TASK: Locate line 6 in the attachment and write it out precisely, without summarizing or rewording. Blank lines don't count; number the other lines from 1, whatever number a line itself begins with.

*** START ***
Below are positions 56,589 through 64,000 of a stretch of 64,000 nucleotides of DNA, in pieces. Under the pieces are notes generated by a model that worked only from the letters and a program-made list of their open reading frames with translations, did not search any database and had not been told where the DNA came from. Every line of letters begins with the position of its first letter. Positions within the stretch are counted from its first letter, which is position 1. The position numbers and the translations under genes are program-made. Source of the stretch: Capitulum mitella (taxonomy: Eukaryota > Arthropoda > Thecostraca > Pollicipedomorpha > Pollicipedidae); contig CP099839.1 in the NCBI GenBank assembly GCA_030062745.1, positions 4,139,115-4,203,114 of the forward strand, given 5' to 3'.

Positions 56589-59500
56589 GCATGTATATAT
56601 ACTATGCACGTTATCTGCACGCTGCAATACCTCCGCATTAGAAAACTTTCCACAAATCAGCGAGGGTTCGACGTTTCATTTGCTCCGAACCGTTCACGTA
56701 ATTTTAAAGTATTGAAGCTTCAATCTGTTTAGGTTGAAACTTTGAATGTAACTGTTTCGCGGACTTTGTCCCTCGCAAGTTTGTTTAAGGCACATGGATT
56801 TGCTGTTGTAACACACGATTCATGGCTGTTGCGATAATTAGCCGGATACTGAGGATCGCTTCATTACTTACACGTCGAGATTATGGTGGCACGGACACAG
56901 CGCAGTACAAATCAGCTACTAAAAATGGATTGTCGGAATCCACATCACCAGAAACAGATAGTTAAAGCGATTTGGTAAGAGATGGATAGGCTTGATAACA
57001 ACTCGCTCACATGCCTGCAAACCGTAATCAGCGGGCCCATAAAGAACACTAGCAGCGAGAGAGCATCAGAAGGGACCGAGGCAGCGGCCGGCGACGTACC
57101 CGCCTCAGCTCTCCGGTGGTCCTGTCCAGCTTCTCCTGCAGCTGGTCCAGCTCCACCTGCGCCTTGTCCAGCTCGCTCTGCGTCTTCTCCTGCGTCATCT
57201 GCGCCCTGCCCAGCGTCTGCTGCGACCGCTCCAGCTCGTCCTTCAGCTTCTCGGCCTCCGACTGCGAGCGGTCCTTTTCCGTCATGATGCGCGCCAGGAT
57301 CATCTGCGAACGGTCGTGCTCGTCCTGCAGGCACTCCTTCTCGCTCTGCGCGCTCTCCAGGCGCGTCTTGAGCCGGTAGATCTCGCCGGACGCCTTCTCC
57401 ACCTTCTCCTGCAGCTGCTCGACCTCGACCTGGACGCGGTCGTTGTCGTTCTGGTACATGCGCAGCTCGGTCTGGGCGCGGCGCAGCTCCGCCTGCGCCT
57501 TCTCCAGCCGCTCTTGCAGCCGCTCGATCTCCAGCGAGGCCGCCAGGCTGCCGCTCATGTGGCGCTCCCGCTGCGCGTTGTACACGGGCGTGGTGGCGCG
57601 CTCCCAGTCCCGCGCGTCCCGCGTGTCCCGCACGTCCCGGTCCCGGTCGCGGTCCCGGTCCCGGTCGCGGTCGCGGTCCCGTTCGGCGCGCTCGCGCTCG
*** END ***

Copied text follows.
56801 TGCTGTTGTAACACACGATTCATGGCTGTTGCGATAATTAGCCGGATACTGAGGATCGCTTCATTACTTACACGTCGAGATTATGGTGGCACGGACACAG